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  • Writer's pictureVioleta M. Bagia

Can writing help mental health?

Mental health has recently become a widespread topic of discussion. In workplaces the importance of employee’s mental wellbeing is brought front and centre to encourage staff to openly talk about challenges they might be facing at work or their personal lives. Wellbeing leave, mental health days and more are now being offered around the country for the first time really focusing on the person and their feelings and so we have seen a shift in the mental health space encouraging people to delve into avenues that might help. From painting, to dance classes and everything in between, getting creative has benefits on our mental state.

So, can writing help our mental health? Using writing as a tool for coping with mental strain can be cathartic in the sense that we’re using it as an avenue to express emotions we might not otherwise speak about. Using this tool can allow individuals to explore their feelings in a safe, private haven. Not only does it give us a chance to put our innermost thoughts into a vault for safekeeping, processing, and acceptance, but it also allows us to work on our inner creativity.

While we certainly can’t replace seeking a professional’s help when needed, we can absolutely work on expressing our feelings in a journal or in cases like my own, exploring characters in worlds we build in novels.

In 2006 when my life was irrevocably changed by a sexual assault that resulted in a suicide attempt months later, I found myself at a loss for how to really express the deep thoughts within me. My psychiatrist at the time recommended a journal. She knew that prior to the assault I wanted to be an author, after the event, I gave up on my dreams. She refused to let me give up completely, so I started small. Little more than a few words here and then until finally I started putting together more substantial writing. I never discussed my attack with anyone other than the therapist and it would take years for me to put pen to paper about it. But the writing I did do was therapeutic. I was able to express my turmoil through poetry, my angst through prose and finally, my passion for writing was reignited.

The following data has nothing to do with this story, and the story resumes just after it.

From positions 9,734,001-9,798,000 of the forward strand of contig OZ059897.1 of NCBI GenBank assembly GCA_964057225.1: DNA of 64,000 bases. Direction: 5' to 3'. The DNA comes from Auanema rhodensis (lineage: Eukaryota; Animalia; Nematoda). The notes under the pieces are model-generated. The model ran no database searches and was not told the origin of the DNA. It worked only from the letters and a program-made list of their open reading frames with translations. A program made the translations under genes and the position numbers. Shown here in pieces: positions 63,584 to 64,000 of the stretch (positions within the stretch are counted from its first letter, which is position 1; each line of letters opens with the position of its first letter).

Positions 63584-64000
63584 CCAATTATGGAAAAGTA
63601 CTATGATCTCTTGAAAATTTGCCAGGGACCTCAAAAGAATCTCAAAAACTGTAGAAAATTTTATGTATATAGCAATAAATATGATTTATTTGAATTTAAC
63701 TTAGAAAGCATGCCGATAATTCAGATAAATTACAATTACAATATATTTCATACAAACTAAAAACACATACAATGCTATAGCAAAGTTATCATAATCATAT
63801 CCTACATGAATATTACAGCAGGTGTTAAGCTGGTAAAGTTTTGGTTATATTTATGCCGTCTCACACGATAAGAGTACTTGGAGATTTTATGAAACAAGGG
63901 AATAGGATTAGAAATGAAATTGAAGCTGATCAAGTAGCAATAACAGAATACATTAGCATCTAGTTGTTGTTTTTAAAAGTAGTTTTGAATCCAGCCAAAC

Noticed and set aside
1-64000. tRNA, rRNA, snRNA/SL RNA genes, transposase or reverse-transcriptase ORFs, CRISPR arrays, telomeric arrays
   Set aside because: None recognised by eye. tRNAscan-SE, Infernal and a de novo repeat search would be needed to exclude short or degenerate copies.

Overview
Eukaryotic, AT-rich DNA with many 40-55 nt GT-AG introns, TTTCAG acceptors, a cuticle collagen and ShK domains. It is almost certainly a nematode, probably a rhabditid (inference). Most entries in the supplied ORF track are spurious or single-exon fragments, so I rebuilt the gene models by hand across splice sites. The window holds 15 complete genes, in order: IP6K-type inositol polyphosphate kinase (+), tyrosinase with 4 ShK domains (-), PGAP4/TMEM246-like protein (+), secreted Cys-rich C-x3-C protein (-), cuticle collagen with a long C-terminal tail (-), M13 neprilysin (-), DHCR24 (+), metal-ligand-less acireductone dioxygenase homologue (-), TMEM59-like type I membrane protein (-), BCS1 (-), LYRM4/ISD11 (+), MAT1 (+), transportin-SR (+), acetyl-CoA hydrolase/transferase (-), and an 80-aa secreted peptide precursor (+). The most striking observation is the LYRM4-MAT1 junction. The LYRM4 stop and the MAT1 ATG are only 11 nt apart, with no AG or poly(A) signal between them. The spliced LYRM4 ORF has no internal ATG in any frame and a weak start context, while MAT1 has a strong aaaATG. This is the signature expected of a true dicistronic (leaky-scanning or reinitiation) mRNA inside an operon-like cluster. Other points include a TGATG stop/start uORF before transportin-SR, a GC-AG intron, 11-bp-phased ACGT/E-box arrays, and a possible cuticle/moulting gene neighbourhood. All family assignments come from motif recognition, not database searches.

While for me it was to cope with trauma, for others it can be to cope with anxiety, stress or just a way to unwind from a busy day at the office. Writing can be a tool to deeper dive into what makes us tick and learn to understand why we feel the way we do. It’s a great way to enhance self-awareness, making us aware of our thoughts, feelings, and behaviours, which can be an important first step in making positive changes.

But it is important to be sensitive and understanding of the struggles that you may have when diving into writing topics that may be triggering or difficult to unpack. For me, while cathartic to explore the events of my final year of high school often times it can be a slippery slope down a path of distress. To combat those moment, I have safeguards in place when I can identify when these emotions are becoming too much and when I need to pull back, set the work aside and confide in someone I can trust about the feelings.

This can promote mindfulness but once again tapping into that self-awareness piece, understanding what it is that’s triggering and how to then pull back to focus on the present moment and cultivate a sense of peace.

Do you need help getting started on your writing journey? Get in touch now and see how we can work together to bring your story to life.

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